The Last To Turn In

By Katie Greulich

June 28, 2021

The Last To Turn In

Everyone went to sleep, except my cousin and me. I lingered a bit, my own children upstairs, sprawled across air mattresses, or burrowed in rented cribs. He wanted to stay awake, to party. Or at least have a companion to watch It’s Always Sunny in Philadelphia. He keeps checking my reaction at the characters’ antics. I muster a smile. The curtains inside my brain are closing. His parents and sister are sleeping. I am responsible simply because I am awake.

The night is temperate and dark, the air tinged with salt from the sea. Through the large living room windows, I see the small light on the front porch burning away. Gnats that have survived the summer past Labor Day buzz near it. I imagine one stuck at the back of my throat, coming up through my nose in a hard sneeze.

I am no longer his babysitter, not since I was sixteen. The booze is. The drugs are. He is grown now, past thirty years old. I could indulge him, be that good cousin who accompanies him for the night, keeps him clean, talks him off the ledge. Or I could just sit here, so he won’t unravel, tear through the hours in an alternate state, snaking through the sleepy beach town in search of euphoria.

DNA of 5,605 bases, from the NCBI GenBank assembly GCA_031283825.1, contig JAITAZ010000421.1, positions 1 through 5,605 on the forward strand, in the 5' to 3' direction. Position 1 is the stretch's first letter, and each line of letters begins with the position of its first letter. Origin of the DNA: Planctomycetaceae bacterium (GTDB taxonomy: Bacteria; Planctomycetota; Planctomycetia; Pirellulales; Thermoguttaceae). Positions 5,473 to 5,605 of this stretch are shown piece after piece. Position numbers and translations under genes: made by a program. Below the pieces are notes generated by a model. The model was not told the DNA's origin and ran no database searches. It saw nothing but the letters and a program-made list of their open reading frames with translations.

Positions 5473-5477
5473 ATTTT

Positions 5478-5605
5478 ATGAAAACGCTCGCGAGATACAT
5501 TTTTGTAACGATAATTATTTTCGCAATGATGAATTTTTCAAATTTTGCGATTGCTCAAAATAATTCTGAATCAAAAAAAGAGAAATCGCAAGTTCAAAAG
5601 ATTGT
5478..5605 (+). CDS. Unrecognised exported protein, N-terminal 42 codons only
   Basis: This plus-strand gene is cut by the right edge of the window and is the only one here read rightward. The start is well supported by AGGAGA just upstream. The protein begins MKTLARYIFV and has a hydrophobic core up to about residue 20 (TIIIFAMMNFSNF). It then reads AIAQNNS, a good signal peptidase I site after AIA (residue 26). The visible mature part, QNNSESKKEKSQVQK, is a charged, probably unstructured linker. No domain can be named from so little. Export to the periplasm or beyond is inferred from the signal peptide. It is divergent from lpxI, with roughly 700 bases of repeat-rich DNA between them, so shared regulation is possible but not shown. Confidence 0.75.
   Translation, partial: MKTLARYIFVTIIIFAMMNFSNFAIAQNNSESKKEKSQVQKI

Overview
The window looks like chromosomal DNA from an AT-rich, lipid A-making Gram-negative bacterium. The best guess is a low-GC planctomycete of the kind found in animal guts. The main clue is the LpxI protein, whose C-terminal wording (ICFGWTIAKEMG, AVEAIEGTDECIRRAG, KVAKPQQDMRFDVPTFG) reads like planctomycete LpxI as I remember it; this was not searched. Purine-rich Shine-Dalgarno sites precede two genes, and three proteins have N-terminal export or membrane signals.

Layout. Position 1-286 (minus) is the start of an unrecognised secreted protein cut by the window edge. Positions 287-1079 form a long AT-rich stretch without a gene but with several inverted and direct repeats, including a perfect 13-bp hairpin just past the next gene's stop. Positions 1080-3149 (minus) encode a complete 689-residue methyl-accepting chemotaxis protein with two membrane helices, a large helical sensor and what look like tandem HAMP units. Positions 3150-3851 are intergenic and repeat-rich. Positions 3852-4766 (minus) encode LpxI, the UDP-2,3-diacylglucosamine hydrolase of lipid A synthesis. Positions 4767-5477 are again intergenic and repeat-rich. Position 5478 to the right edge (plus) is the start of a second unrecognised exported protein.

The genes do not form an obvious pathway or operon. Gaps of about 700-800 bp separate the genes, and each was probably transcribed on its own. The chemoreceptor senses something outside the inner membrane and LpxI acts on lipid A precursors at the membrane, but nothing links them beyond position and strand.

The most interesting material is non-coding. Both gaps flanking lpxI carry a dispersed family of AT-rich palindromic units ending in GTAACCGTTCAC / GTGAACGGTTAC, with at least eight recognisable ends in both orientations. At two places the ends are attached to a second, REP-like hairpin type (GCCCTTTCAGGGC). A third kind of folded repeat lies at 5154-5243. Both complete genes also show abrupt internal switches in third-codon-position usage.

Something on the show makes me laugh. He looks happy.


Katie Greulich is a writer living in New Jersey with her husband and two children. Her work has appeared in The Manifest Station, Mother’s Always Write and elsewhere. She is working on publishing more essays and is writing a novel. 


Picture by Marco Forno courtesy of Unsplash 

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